Roses with luxurious allure

07-10-2019    20:45   |    Floraculture

A newcomer to rose cultivation has been founded on a company’s expertise in large-scale greenhouse production of tomatoes in Mexico. Company owner Luis Corella Arroquia chose to diversify into Red Naomi roses because of the product’s unrivaled beauty and believed stable ranking as well a desire to explore new territory.

Spain produces more olive oil than Italy, exports more wine than France and is one of the most important fruit and vegetable suppliers to the European market. In terms of global production of cut roses, however, the country is an extremely small player with only a handful of rose nurseries producing for the domestic market. Until now. A new Spanish-Dutch greenhouse project, Aleia Roses, dedicated to growing the signature Red Naomi rose year-round for the north European market is set to revolutionise the future of rose growing in Spain.

 

A forgotten corner of rural Spain

Aleia Roses’14-ha site is based in Soria, an almost forgotten corner of rural Spain, a province in the autonomous community of Castilla y Leon. Madrid, to the south, is about a two-hour drive away. It is a region of farmland, scattered market towns and unspoiled habitat where you can just be lucky enough (unless you are a sheep farmer) to see wolves roaming the undulated landscape.

 

Bathed in natural light

Bathed in natural light – Soria enjoys more sunlight than almost anywhere else in Spain (25% higher levels of solar radiation compared to the Netherlands) – Aleia’s greenhouses were designed and built by Dutch-based manufacturer Dalsem – with whom Corella also worked within Mexico – to embody environmental technologies aimed at reducing the facility’s carbon footprint.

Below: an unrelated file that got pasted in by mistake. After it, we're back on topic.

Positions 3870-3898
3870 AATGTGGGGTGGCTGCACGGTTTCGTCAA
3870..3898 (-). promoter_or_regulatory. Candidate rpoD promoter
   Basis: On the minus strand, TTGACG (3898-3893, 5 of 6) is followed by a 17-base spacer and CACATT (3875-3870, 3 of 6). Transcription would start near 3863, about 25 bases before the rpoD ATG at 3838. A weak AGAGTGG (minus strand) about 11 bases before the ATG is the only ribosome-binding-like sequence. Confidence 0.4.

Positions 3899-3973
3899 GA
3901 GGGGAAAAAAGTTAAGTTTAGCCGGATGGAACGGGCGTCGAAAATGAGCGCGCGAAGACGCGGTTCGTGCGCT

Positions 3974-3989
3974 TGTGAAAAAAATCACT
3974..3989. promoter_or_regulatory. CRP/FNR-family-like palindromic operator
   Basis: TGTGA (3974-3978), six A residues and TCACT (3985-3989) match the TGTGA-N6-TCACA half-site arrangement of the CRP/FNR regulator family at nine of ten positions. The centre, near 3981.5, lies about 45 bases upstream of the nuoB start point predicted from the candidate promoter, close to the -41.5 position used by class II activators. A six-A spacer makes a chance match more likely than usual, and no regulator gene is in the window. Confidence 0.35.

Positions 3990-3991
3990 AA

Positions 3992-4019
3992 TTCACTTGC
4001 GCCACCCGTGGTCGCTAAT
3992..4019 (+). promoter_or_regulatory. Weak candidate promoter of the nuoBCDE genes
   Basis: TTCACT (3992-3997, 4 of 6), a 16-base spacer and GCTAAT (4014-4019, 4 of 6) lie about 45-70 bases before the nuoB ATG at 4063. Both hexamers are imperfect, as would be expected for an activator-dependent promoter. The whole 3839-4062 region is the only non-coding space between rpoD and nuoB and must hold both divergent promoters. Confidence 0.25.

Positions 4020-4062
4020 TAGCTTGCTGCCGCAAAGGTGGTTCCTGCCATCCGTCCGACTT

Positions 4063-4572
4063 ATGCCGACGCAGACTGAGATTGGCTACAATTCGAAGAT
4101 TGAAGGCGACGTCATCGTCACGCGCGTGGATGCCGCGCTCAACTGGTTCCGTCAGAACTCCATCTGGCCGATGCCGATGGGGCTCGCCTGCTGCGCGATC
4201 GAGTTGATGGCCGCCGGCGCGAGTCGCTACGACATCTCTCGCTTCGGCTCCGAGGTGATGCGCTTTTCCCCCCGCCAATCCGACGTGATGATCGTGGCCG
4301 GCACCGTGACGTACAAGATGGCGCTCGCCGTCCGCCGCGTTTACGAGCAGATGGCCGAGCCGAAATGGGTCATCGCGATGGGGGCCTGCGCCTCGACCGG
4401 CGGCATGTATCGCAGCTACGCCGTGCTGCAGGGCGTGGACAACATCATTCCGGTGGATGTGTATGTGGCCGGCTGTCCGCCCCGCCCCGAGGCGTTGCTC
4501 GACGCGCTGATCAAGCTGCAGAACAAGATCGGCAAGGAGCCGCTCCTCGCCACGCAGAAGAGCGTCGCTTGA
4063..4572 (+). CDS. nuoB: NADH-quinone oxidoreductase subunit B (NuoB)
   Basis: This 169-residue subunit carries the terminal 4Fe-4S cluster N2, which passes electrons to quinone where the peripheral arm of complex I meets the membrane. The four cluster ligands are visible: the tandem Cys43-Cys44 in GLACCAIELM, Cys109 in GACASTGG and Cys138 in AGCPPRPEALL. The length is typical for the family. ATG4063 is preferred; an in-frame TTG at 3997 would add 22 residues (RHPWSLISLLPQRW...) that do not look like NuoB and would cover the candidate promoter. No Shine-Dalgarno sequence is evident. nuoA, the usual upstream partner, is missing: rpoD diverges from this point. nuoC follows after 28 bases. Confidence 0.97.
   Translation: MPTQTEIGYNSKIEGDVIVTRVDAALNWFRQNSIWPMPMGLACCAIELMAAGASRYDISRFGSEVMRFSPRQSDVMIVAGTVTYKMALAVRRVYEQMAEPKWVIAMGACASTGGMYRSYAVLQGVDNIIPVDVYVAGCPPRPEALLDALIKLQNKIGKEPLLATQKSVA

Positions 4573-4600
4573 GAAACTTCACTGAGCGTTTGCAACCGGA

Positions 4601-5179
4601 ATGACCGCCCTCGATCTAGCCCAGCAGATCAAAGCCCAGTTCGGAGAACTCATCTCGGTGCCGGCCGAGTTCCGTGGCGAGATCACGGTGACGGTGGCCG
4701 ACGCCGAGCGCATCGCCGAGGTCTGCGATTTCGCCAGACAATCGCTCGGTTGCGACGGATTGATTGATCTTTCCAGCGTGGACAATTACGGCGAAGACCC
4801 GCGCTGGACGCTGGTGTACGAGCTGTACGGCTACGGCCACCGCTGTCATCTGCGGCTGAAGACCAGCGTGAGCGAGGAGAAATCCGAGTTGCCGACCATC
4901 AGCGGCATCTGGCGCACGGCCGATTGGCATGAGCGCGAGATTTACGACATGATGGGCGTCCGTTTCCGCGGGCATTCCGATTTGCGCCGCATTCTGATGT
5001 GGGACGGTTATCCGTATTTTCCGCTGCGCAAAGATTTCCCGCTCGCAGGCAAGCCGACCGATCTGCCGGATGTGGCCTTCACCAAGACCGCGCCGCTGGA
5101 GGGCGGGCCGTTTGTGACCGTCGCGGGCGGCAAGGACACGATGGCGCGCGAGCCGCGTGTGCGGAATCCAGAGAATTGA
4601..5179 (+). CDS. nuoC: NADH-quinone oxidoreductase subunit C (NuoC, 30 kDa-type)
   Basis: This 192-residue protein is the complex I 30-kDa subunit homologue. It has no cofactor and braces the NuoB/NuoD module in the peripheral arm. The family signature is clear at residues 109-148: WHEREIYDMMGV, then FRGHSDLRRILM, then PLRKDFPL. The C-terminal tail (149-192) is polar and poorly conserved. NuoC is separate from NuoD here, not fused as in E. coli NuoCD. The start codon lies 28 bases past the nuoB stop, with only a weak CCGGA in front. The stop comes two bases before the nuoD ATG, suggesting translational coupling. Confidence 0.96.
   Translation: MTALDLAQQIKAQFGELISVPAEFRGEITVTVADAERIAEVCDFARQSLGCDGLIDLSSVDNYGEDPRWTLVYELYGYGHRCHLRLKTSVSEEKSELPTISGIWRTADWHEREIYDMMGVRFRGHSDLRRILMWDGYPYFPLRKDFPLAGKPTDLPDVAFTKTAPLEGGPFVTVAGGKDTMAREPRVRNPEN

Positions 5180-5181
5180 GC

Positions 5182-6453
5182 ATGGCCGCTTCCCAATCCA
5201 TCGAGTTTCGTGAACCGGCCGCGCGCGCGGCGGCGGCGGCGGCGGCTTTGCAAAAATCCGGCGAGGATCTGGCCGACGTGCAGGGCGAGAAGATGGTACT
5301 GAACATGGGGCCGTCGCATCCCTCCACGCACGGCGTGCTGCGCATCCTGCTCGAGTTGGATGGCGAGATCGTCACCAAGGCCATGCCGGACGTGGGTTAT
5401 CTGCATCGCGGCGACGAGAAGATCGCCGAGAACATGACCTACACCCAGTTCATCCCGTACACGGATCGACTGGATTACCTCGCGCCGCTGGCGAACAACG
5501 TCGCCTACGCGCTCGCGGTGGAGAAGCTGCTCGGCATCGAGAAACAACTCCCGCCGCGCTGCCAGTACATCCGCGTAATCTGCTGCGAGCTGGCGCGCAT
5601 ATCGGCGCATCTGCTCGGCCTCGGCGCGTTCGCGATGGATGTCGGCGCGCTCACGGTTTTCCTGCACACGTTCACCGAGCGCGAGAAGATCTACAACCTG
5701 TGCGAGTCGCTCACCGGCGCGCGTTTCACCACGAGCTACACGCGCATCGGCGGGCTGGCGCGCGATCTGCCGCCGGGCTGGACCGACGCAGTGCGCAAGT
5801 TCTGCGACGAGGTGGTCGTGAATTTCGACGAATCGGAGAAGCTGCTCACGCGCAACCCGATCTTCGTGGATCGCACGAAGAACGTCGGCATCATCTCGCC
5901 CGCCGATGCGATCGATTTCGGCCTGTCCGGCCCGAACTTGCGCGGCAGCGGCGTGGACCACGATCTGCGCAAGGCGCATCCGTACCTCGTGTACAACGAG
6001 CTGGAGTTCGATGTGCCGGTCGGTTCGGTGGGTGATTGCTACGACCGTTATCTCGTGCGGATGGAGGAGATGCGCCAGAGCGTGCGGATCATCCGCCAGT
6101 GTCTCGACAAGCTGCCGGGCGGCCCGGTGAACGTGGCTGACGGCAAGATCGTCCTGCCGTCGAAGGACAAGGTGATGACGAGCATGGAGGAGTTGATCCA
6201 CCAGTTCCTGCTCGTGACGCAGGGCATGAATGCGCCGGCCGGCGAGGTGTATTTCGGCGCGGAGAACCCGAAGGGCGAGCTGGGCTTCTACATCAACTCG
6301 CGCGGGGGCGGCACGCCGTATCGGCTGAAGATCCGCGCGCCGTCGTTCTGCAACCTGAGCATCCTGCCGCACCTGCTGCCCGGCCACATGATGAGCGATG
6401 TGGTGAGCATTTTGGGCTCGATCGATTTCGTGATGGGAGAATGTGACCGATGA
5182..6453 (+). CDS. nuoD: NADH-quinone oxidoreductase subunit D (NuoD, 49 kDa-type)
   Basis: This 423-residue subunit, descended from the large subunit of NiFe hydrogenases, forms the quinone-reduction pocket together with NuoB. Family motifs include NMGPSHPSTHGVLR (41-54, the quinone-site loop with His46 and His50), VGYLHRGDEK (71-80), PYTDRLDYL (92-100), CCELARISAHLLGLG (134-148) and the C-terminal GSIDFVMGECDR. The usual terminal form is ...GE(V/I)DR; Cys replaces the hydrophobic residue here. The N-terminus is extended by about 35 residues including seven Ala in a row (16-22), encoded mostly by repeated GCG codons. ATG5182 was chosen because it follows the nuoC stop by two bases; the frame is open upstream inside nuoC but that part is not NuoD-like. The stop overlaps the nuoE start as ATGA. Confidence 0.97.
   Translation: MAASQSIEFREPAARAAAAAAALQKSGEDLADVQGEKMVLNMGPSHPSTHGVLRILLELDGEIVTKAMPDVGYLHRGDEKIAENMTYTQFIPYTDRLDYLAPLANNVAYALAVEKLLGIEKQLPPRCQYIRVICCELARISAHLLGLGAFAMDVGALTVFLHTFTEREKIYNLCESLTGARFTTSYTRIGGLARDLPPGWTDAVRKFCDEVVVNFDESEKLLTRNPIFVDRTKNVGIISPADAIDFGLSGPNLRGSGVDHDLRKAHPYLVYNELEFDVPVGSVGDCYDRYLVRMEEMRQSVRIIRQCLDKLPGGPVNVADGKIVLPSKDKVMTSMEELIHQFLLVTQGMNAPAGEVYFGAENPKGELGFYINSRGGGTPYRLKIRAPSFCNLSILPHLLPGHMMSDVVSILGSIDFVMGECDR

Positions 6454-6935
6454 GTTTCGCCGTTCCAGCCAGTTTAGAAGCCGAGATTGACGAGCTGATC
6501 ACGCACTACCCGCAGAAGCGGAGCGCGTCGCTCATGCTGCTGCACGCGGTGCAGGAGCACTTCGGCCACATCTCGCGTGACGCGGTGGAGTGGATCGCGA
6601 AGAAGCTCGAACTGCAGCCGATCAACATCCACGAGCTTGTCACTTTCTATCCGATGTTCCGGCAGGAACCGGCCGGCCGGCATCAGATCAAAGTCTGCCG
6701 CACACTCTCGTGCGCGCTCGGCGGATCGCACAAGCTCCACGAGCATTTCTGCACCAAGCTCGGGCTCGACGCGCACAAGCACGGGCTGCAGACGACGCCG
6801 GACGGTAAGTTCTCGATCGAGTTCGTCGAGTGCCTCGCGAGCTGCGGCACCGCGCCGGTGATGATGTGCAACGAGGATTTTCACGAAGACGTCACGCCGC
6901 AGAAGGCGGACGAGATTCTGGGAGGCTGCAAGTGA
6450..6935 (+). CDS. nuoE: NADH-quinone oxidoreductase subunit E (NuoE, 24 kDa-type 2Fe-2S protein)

High pressure sodium grow lights are installed that supply 156 micromoles / m² / sec. in winter. It is with great interest that the company follows the different LED lighting trials at Dutch rose farms and research institutes. The value which LED lights deliver has been carefully weighed but so far they prefer HPS lamps as these generate both light and heat.

 

Wait-and-see attitude

In the beginning, generating demand was easier said than done and undoubtedly much more time consuming than when selling Mexican-grown tomatoes in the USA. Corella recalls that one single visit to a big box store was often enough to sell his entire year’s produce. In contrast, Aleia’s predominant Dutch customer base, that is Royal FloraHolland based floral wholesalers, took a-wait-and-see attitude at first. Now that the company has launched its Aleia Maxima brand under which it sells its premium quality roses in stem lengths 60,70, 80 and 90 cm it has found its path to bloom and able to deliver the cream of the rose crop.

 

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Photo Credit: Kengo Itou via Pixabay


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